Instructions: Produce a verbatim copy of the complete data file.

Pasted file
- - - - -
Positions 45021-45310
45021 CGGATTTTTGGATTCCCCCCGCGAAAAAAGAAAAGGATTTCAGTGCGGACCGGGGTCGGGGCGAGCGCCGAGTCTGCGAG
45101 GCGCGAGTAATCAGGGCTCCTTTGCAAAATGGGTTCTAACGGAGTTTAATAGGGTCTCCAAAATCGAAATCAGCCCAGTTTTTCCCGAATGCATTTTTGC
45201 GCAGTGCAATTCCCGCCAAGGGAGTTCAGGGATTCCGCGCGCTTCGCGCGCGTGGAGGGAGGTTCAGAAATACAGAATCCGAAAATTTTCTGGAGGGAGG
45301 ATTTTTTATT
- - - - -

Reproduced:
Positions 45021-45310
45021 CGGATTTTTGGATTCCCCCCGCGAAAAAAGAAAAGGATTTCAGTGCGGACCGGGGTCGGGGCGAGCGCCGAGTCTGCGAG
45101 GCGCGAGTAATCAGGGCTCCTTTGCAAAATGGGTTCTAACGGAGTTTAATAGGGTCTCCAAAATCGAAATCAGCCCAGTTTTTCCCGAATGCATTTTTGC
45201 GCAGTGCAATTCCCGCCAAGGGAGTTCAGGGATTCCGCGCGCTTCGCGCGCGTGGAGGGAGGTTCAGAAATACAGAATCCGAAAATTTTCTGGAGGGAGG
45301 ATTTTTTATT